As a call to action for the right of disenfranchised Americans to vote, faith leaders attended the Texas Legislative Black Caucus (TXLBC) on Monday.
Several demonstrators gathered in front of the Unity Baptist Church in Northeast Washington for prayer and speeches, with some carrying signs that said, "Let the people vote."
Speakers included TXLBC members Rep. Senfronia Thompson and Rep. Carl Sherman of the Church of Christ, as well as TXLBC treasurer Rep. Jarvis Johnson.
Rev. Charles McNeill of Unity Baptist Church in Washington D.C., Councilmember Kenyan McDuffie, and Rev. John J. Nicholas Jr. of St. John Baptist Church in Arlington, VA, were among others who spoke.
Still, Regarded as Second-Class Citizens
Kenyan McDuffie, a D.C. councilor, praised the Texans for speaking up on behalf of minority voters throughout the nation.
“There's a special connection between Texas and the folks here in Washington DC,” he said. “It takes all the way back to the Civil War era.”
From there, he provided a brief overview of the Emancipation Proclamation of 1863, which declared that slaves who resided in the southern or Confederate states were no longer to be treated like slaves under federal law.
He said that despite the 1965 Voting Rights Act, DC residents continue to be denied representation in Congress. The "700,000 District residents," he said, continue to live in the nation's capital as "second-class citizens."
"Let that sink," he said...We absolutely must stand together to advocate for the rights and privileges of fluid democracy in these United States, Texas, and all across the country."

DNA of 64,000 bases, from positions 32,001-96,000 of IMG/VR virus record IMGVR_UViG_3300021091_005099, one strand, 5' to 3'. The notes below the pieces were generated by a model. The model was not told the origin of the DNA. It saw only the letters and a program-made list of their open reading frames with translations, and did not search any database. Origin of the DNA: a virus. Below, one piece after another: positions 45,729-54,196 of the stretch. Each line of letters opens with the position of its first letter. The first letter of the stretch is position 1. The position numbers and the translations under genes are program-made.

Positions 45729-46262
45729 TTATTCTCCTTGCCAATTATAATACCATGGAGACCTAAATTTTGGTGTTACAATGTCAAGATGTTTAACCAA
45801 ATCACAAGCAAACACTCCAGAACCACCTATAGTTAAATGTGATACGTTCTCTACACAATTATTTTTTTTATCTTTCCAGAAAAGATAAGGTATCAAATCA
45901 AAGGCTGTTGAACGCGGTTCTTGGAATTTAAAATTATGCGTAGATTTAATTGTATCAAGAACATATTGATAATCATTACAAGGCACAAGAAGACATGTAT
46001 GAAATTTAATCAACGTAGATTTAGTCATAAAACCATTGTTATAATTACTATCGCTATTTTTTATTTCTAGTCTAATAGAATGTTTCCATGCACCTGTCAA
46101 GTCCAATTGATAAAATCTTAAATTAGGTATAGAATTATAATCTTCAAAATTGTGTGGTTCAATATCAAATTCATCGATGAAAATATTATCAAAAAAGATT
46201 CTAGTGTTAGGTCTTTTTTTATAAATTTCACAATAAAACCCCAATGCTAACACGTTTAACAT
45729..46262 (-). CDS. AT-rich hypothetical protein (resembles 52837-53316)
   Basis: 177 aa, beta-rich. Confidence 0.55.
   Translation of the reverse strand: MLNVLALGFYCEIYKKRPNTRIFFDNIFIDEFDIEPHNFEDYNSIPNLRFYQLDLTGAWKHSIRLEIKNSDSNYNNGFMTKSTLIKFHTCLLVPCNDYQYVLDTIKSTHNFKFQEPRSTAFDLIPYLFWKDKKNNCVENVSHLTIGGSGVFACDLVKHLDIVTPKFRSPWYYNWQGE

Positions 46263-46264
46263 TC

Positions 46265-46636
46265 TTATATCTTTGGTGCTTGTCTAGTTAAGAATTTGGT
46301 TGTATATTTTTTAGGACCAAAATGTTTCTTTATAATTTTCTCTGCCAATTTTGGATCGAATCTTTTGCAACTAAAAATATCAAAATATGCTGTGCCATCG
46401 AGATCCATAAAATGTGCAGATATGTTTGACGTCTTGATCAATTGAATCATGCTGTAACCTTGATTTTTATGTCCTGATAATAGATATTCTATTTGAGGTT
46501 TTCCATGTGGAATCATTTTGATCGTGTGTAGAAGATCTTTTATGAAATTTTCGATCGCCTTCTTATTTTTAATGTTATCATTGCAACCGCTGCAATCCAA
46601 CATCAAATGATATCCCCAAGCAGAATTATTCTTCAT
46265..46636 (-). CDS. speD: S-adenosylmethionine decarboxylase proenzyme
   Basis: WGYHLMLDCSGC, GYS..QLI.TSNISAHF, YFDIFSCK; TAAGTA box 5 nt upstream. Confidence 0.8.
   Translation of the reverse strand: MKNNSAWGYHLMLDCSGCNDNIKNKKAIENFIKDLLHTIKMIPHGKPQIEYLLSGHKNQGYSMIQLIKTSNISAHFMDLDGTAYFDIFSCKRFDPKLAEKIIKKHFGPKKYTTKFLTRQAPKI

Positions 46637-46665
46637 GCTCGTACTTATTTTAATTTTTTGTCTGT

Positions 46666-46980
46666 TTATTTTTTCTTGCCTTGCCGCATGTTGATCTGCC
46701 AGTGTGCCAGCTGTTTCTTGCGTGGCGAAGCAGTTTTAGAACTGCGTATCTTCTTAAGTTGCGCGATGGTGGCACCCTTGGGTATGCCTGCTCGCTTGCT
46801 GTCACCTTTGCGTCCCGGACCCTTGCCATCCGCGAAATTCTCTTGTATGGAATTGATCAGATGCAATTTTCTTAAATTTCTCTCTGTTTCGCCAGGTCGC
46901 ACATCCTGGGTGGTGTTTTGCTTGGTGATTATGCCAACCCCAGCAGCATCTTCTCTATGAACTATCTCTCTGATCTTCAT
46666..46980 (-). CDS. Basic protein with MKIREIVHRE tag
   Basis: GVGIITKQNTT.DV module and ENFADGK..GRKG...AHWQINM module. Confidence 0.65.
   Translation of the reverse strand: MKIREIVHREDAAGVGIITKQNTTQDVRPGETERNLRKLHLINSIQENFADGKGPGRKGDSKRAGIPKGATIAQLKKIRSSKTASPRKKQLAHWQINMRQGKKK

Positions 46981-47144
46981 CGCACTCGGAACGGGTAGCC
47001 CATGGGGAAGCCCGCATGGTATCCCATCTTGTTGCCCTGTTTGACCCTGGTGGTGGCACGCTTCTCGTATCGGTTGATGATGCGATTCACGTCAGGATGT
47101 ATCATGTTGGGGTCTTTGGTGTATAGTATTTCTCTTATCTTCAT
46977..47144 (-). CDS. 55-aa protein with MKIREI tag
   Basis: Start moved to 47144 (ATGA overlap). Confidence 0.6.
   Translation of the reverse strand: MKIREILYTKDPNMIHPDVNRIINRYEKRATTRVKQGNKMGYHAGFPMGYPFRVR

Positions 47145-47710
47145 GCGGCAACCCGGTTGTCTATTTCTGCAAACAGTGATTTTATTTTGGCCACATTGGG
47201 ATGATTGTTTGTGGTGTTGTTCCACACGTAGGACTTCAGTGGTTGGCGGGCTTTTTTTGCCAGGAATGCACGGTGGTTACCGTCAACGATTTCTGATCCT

Wrapping up his speech, he claimed that Republican lawmakers are trying to revert to the "Jim Crow" period of voting suppression.
In her 25th session of the Texas Legislature, TXLC Chair Senfronia Thomas shared that she is still regarded as though she is not good enough to vote despite becoming a state representative and paying her taxes.
She said that a survey must be conducted to identify minorities' voting rights and that these rights should not be infringed upon.
"All we're fighting about is to say that we are Americans, and the Constitution speaks to us, just like it speaks to everybody else," she said.
Texas State Rep. Carl Sherman of DeSoto delivered the closing prayer, calling for God to bring them justice.
"We just want people to be able to have the freedom to vote, Father. We come here in the state of duty," he said.
Putting Their Money Where Their Mouth Is
The local clergy also donated a check for $11,350 to help the lawmakers during their month-long exile from Texas and to show their support for their cause.
While presenting the cheque, a member of the Missionary Baptist ministers conference said that they want to "put their money where their mouth is," followed by a call to action in support of the cause.
"We're stepping up, and as Rep.Jarvis Johnson has said, we're calling on everyone to get involved in this fight," the member added.